by Stephen Reed
|Power LED cable|
|Keyboard cable connection (entwined wiring)|
Many Commodore 64 owners want more from their home computers than the manufacturer can provide. Innovations, adaptations, simplifying--the list is endless.
The purpose of this new department is to serve as a source to users who want technical information about their C64. Hardware and software will be covered in a wide variety of applications and interests.
However, hardware projects presented in this department on occasion will involve opening the C64 cabinet. Please note: this will VOID Commodore's warranty.
|Location of reset switch|
Anyone who works often with assembly language programming understands the frustrations of putting the machine into some endless loop where the only way to escape is by turning the computer completely off.
Of course, this action forces the user to reload all of the object files before giving another try.
This issue describes how to install a hardware reset switch to the C64 that will reset the system NO MATTER WHAT THE SYSTEM IS DOING. The benefit of such a switch becomes clear for debugging as using the reset will not destroy memory.
Don't Forget the Screwdriver
Necessary for this procedure are the following tools: a low wattage soldering iron, some fine gauge resin core solder, a Phillips screwdriver and wire stripper/cutters. Also needed is a momentary contact pushbutton switch and a two-conductor molex-type connector pair. These can be purchased at most electronics stores for less than $5.
|Reset switch to molex connector assembly|
Opening the C64
First, disconnect the C64 from the rest of the system and turn it upside-down on a soft surface to prevent scratching the keycaps. Remove the three Phillips screws from the bottom of the case, put the screws aside and turn the C64 upright.
Now, open the cabinet from the bottom -- there are hinge-like formations on the front of the cabinet to make opening exceptionally easy.
Locate and unplug the power LED cable -- this connection will be in the lower-right hand corner of the case. Remember how the connector is positioned for later reassembly.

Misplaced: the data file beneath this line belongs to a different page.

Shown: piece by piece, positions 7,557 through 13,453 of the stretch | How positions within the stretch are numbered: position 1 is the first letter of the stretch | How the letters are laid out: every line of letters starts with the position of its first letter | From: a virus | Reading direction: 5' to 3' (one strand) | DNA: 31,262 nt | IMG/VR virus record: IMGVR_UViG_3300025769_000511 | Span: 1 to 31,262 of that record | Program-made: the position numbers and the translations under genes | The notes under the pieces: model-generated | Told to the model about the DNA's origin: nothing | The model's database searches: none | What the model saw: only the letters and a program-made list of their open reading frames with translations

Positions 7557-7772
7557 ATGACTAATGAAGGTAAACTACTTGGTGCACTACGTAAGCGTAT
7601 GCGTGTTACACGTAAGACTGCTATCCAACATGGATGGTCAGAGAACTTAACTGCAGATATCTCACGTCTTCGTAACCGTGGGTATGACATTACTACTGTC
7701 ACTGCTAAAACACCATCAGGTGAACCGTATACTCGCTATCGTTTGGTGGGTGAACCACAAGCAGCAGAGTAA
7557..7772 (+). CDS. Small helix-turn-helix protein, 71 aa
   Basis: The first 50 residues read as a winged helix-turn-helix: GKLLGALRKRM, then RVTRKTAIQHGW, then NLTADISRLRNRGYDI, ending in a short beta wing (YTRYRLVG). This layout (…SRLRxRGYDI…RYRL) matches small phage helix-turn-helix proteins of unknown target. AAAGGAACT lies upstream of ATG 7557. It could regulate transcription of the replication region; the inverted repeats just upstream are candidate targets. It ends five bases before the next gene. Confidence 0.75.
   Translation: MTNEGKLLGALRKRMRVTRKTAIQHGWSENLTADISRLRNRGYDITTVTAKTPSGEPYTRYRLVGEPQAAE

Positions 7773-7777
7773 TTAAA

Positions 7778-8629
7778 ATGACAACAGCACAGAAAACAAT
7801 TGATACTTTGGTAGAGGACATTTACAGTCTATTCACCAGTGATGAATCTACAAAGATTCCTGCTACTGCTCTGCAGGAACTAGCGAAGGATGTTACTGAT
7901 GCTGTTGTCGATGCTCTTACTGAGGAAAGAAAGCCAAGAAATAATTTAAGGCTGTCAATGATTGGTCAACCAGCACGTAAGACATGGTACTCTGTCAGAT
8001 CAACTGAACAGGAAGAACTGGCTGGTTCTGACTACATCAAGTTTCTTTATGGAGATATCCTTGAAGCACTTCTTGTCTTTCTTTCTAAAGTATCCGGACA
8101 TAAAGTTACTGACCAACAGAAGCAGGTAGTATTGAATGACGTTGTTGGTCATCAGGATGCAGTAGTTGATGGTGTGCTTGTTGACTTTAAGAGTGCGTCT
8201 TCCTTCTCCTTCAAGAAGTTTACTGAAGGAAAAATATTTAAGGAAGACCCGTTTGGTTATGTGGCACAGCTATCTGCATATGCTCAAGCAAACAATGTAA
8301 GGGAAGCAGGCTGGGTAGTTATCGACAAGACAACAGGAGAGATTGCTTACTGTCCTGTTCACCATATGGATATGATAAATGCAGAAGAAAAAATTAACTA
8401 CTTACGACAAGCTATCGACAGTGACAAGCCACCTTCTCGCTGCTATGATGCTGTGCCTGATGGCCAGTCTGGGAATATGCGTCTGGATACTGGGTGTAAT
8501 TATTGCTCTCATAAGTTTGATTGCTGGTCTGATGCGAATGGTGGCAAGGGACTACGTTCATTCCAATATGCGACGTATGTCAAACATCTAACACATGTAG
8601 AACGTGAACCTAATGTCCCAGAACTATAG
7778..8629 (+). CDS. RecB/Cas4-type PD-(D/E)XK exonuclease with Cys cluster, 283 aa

At this stage, unfasten the keyboard cable connection in the upper-left hand corner. Remove the upperhalf (keyboard) of the cabinet.
Drill a mounting hole in the keyboard-half of the cabinet for installing the reset switch. The hole size should be determined by the size of switch.
|Shorting wire soldered to user port|
Locate the switch on the lefthand side of the cabinet about an inch down from the top and an inch from the back. Drill a hole and insert the switch for a test fit. Be sure everything is correct before going any further.
Cut a piece of two-conductor wire about five inches long. Strip the ends of both wires, solder them at one end to the molex connector, crimp and insert the molex pins into the plastic housing.
The next step is to pass the wire through the hole in the cabinet so the reset switch can be soldered. Don't worry about polarity as this modification is simply a short and it doesn't matter which wire goes where.
After-soldering, install the switch in the cabinet.
Now, place the keyboard assembly aside and get the computer housing. Place it in front as if it were going to be used. On the lefthand side of the back is the user port (see page 355 of the Programmers Reference Guide). Counting from the right, we will be shorting pins (lines, connections, whatever) one and two together to force a system reset.
Cut another piece of two-conductor wire and connect one end to the mate of molex connection previously used with the switch. The other ends of the wire are soldered to the back of the edge connections on pins one and three.
|Reset switch via molex to user port connection|
To test the work, connect the computer to the video and power supply without the keyboard and turn the system on. After the screen has come up, short the wires together. The screen will flicker and the system will reset in about a second. If this does not happen, recheck the work.
Finally, get the keyboard assembly, connect the reset connector, keyboard connector and power LED connector. Put the cabinet together and replace the screws in the back of the housing.
This procedure now offers a master override to force a system reset at any time.
Next issue: Hate blue letters on blue? On-Line, will try black on White -- just like reading a book.
Editor's note: HI-RES invites readers' contributions and questions. Please address correspondence to Commodore OnLine, HI-RES Magazine, 280 W. Canton Ave., Suite 310, Winter Park, Fla., 32789.